All of these Grenache-based wines are so delicious – and moving up into higher price points – that you may want to have a secret hideaway to pour them to make sure Uncle Fred doesn’t guzzle the whole bottle without knowing what it is.

Finally, when it comes time for the pie pairings, think about a Port-style wine. A number of wineries in Washington have begun experimenting with these wines in recent years, using traditional grapes such as Touriga Nacional, Tinta Cao, and Souzao. One recent favorite is the Brian Carter Cellars 2009 Opulento ($18) (see review below). This wine is enjoyable enough to stand on its own while also being sweet enough to stand up to pecan pie.

Whatever you go with, remember that Thanksgiving is supposed to be fun so relax and have a good time. And just in case the family isn’t making you feel too thankful, at least you’ll be drinking some good wine!

Happy Thanksgiving! And make sure to let me know what you’re planning to open.

Domaine Ste. Michelle Brut Sparkling Wine NV $12
Rating: + (Good) Pleasing aromas of green apple, lime, and autolytic notes. The palate is just off dry with crisp citrus flavors. 88% Chardonnay, 12% Pinot Noir. 12.1% alcohol. 1.19% Residual Sugar. 191,540 cases produced. Sample provided by winery. Recommended

Treveri Cellars Gewurztraminer Demi Sec Sparkling Wine Columbia Valley NV $18
Rating: + (Good) An outrageously aromatic wine full of all of the grape’s inherent spice and floral notes. The palate is medium-plus sweet but finishes dry with abundant spice flavors. This is a fun wine that is guaranteed to be a good conversation piece.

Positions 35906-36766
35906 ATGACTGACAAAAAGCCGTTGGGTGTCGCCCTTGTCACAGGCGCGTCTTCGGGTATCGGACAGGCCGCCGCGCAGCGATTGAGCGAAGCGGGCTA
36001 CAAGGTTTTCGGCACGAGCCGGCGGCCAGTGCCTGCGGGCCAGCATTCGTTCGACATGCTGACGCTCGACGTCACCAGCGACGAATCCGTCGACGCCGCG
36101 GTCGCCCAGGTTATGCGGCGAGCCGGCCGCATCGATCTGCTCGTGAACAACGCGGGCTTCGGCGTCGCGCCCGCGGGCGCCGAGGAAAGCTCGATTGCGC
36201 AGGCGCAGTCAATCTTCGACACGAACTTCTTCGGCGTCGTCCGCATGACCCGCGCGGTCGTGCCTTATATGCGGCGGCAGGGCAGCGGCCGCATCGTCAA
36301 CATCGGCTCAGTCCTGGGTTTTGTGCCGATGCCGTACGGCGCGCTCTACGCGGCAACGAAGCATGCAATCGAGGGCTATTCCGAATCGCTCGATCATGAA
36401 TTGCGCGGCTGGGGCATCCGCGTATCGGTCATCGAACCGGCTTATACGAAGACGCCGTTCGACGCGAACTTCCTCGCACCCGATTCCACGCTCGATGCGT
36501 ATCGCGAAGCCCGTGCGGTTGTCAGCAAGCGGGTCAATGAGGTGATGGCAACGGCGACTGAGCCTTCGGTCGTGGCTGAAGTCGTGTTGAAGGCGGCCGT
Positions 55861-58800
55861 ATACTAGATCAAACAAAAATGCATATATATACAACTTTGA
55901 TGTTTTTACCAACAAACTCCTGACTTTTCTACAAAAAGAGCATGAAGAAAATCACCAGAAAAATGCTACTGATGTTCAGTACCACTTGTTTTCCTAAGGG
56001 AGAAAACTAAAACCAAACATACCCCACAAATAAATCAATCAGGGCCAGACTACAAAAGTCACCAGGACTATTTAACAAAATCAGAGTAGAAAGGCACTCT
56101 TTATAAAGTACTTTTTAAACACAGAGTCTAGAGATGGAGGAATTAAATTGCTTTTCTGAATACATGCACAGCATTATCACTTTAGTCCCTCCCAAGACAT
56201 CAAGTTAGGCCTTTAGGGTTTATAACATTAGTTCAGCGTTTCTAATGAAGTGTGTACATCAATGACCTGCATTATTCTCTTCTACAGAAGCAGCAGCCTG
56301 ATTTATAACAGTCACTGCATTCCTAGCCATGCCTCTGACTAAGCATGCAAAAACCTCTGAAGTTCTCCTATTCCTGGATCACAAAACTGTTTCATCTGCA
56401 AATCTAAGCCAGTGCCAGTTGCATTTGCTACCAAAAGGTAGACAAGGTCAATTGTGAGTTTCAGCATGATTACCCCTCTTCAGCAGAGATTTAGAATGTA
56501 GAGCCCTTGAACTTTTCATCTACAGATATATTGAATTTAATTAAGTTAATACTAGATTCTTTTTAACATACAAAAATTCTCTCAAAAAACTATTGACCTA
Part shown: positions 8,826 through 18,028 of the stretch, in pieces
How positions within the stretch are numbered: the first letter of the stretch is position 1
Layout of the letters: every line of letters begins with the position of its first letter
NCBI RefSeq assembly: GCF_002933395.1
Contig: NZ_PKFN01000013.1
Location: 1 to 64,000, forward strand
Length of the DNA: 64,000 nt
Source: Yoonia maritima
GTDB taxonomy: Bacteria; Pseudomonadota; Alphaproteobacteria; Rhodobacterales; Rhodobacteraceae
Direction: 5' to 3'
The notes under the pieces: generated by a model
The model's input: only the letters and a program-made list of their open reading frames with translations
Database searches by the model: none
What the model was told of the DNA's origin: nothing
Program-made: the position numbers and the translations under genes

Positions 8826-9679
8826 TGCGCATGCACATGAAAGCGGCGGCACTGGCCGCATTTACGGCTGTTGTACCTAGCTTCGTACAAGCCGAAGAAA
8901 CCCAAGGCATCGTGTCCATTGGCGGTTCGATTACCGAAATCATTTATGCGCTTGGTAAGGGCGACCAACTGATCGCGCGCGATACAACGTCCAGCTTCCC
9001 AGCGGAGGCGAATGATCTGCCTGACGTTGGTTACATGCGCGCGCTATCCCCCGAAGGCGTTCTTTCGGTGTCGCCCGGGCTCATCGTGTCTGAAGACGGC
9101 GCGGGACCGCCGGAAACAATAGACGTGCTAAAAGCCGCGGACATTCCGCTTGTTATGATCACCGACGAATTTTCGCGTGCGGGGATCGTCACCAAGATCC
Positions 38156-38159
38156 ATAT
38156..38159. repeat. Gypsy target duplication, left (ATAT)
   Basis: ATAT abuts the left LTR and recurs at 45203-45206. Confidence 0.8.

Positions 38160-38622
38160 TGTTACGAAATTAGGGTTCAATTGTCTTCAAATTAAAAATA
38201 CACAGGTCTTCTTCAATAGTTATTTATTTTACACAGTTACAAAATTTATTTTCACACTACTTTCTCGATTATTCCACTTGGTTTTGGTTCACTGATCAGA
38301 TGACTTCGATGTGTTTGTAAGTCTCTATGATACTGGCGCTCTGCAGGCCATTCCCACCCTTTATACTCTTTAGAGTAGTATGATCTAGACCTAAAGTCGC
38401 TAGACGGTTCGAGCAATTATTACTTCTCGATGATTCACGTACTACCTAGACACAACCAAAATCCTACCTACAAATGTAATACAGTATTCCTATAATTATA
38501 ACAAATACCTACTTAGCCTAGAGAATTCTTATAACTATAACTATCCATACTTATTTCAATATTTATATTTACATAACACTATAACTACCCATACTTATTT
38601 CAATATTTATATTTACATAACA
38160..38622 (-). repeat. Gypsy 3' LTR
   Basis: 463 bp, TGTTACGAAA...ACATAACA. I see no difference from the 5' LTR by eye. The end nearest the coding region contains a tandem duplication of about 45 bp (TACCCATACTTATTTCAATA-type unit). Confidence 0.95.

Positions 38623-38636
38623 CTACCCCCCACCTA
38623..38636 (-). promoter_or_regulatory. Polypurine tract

Chateau Ste. Michelle & Dr. Loosen Eroica Riesling Columbia Valley 2010 $20
Rating: * (Excellent) Pale lemon yellow. An aromatic wine with a cornucopia of ripe peaches and nectarines, along with pear and whiffs of lime zest. Palate has rounded feel and a zing of acidity that runs from start to lingering finish along with persistent lime flavors. 100% Riesling. Zillah Ranch and Evergreen vineyards. Fermented at aged in stainless steel. 12.5% alcohol. 1.64g/100ml Residual Sugar.

DeLille Cellars Chaleur Estate Blanc Columbia Valley 2009 $34
Rating: */** (Excellent/Exceptional) Consistently one of the finest white wines made in the state – with a correspondingly high price point – the 2009 Chaleur Estate Blanc from DeLille Cellars is another standout full of herbal notes, citrus, crushed nuts, oak spices, and gooseberries. Lingers on the finish. 62% Sauvignon Blanc, 38% Semillon. Boushey, Sagemoor, and Klipsun vineyards.

A to Z Wine Works Pinot Noir Oregon 2009 $20
Rating: + (Good) An aromatically appealing wine with plum, cream, strawberry, spice, and mint. Glides across the palate with vanilla and strawberry flavors with a silky, almost creamy feel. Has a bitter note toward the finish that fades as the bottle opens up. 13.5% alcohol. 79,023 cases produced.

Stoller Vineyards Pinot Noir JV Dundee Hills 2008 $25
Rating: + (Good) An aromatic wine with moist earth, strawberry, and mint. The palate is light bodied, delicate, and nuanced. A tart finish. 100% Pinot Noir. Aged in French oak (35% new). 13.5% alcohol. 5,810 cases produced. Sample provided by winery. Recommended

Stoller Vineyards Pinot Noir SV Dundee Hills 2007 $40
Rating: * (Excellent) A fruit forward wine with strawberry, cherry, vanilla, and light earth aromas. The palate is plump and expands with red fruit and light smoke flavors. A tart, lingering finish. 100% Pinot Noir. 1,950 cases produced. Sample provided by winery.

Brian Carter Opulento Fortified Red Wine Columbia Valley 2009 $18
Rating: * (Excellent) Made in a Ruby Port style, this wine is lightly aromatic with spice, tea leaves, and lemon twist. The palate is rich and seamless, full of chocolate, caramel, and dark cherries. An extended finish. 60% Touriga National, 37% Souzao, 3% Tinta Cao. Upland and Lonesome Springs vineyards. Aged 22 months in French oak (20% new). 10% Residual Sugar. 19% alcohol. 449 cases produced.